Oftentimes it may seem uncomfortable or taboo to talk about money or your personal finances with anyone. But when you consider that your income dictates almost everything that you are able to do and even people's perception of you, it's understandable not wanting to openly talk about your finances.
Growing up, my parents never really discussed our families finances, at least not with their children. Every so often, I would catch a glimpse or a hint of how we were doing financially. And obviously — in periods around the 2008 financial crisis — I could pick up that things were a little tight, but I'm sure I'm not the only one who's experienced this.
It's important we destigmatize and begin to have more open conversations about finances, at least on a societal level. Your income dictates a lot about your livelihood, and when we look at the last half-century in our country, we see that the average American's share of wealth has sharply declined, and this is a huge problem.
Ingrained in the creation of this country is an idea that if you worked hard and followed the rules, you could build your wealth up so that your children would have a better future. But when I look at graphs modeling the income changes in the U.S., like the one above, I see the image of a dying American dream. Obviously very few individuals were able to achieve this dream, but it’s to the extent that they've drastically diminished this same opportunity for most of the middle class.
Over the course of the last half-century, some of our nation's leaders have altered the tax code in our country to alleviate the levies against large corporations in the "hopes" that this would "trickle down" through these organizations into the pockets of everyday Americans. Sadly, this was not the case.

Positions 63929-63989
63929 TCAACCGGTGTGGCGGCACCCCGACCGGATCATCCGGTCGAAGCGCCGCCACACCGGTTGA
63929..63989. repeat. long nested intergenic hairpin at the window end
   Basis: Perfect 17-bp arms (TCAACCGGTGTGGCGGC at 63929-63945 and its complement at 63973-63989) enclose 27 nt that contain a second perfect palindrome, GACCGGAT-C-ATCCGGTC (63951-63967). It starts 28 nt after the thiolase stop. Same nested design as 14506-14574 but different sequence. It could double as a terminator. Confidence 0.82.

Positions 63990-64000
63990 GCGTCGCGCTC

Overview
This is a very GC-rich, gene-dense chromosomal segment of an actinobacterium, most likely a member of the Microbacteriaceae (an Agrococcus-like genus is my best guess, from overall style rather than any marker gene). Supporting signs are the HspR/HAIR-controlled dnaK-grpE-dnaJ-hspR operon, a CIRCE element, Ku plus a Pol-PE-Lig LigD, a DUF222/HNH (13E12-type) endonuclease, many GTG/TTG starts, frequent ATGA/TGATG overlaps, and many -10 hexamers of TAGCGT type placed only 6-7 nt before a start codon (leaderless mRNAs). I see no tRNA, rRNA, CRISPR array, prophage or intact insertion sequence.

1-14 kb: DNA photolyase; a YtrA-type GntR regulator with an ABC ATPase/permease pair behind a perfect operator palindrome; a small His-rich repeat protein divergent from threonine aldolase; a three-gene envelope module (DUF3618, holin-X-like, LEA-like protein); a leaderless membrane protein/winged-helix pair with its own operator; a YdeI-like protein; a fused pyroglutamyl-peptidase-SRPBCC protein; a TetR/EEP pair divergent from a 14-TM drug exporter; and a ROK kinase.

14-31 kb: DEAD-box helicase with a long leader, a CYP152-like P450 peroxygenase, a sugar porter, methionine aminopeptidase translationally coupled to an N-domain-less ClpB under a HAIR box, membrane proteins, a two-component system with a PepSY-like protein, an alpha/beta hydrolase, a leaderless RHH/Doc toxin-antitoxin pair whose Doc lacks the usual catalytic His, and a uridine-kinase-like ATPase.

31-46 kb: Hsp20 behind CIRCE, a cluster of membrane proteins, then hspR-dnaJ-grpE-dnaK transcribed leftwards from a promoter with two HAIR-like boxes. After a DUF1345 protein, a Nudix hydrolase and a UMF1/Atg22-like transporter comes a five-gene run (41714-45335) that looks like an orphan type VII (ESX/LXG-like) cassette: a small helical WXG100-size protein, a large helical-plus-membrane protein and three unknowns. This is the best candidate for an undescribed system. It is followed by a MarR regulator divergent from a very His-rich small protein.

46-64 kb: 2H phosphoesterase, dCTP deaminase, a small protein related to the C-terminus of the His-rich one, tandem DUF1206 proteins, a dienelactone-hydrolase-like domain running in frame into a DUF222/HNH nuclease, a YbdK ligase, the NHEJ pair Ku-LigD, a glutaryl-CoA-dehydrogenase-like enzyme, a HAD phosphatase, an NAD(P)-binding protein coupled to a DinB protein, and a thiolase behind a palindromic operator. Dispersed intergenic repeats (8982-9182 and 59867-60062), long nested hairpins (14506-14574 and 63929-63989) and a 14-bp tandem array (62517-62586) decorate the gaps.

What this actually did was bolster the wallets and portfolios of the top 1%. And because of certain Supreme Court decisions such as Citizens United v. FEC, this bought them influence, not only in Congress but also indirectly over the larger population.
This influence has also allowed the top 1% to skew the narrative of wealth to the point where a large majority of the population has a fundamental misunderstanding of what the distribution of wealth should look like. Now, when many people hear about the current presidential administration wanting to raise taxes on the wealthiest of Americans, they worry because they believe this would affect them.
I can assure you, you're not Jeff Bezos or Elon Musk or Warren Buffett. You may have a nice cozy job at Deloitte out of college doing business analytics, but you are indeed far, far from the wealthiest of Americans.
Now I'm not saying you shouldn't take a little pride in the money you earn, but I'm tired of hearing conversations about how "burger flippers" shouldn't make a minimum living wage. We are the wealthiest nation in the world: the U.S. GDP in 2021 was greater than that of the United Kingdom, Germany, France, Italy, Canada, Russia, and Japan combined.
We are in dire need of a return to increased corporate tax rates, we need to remove money from politics and we need to open up the conversation about wealth and how to build it when you may not have it.
Sean Gilley (he/him) is a senior studying political science and economics with a certificate in informatics.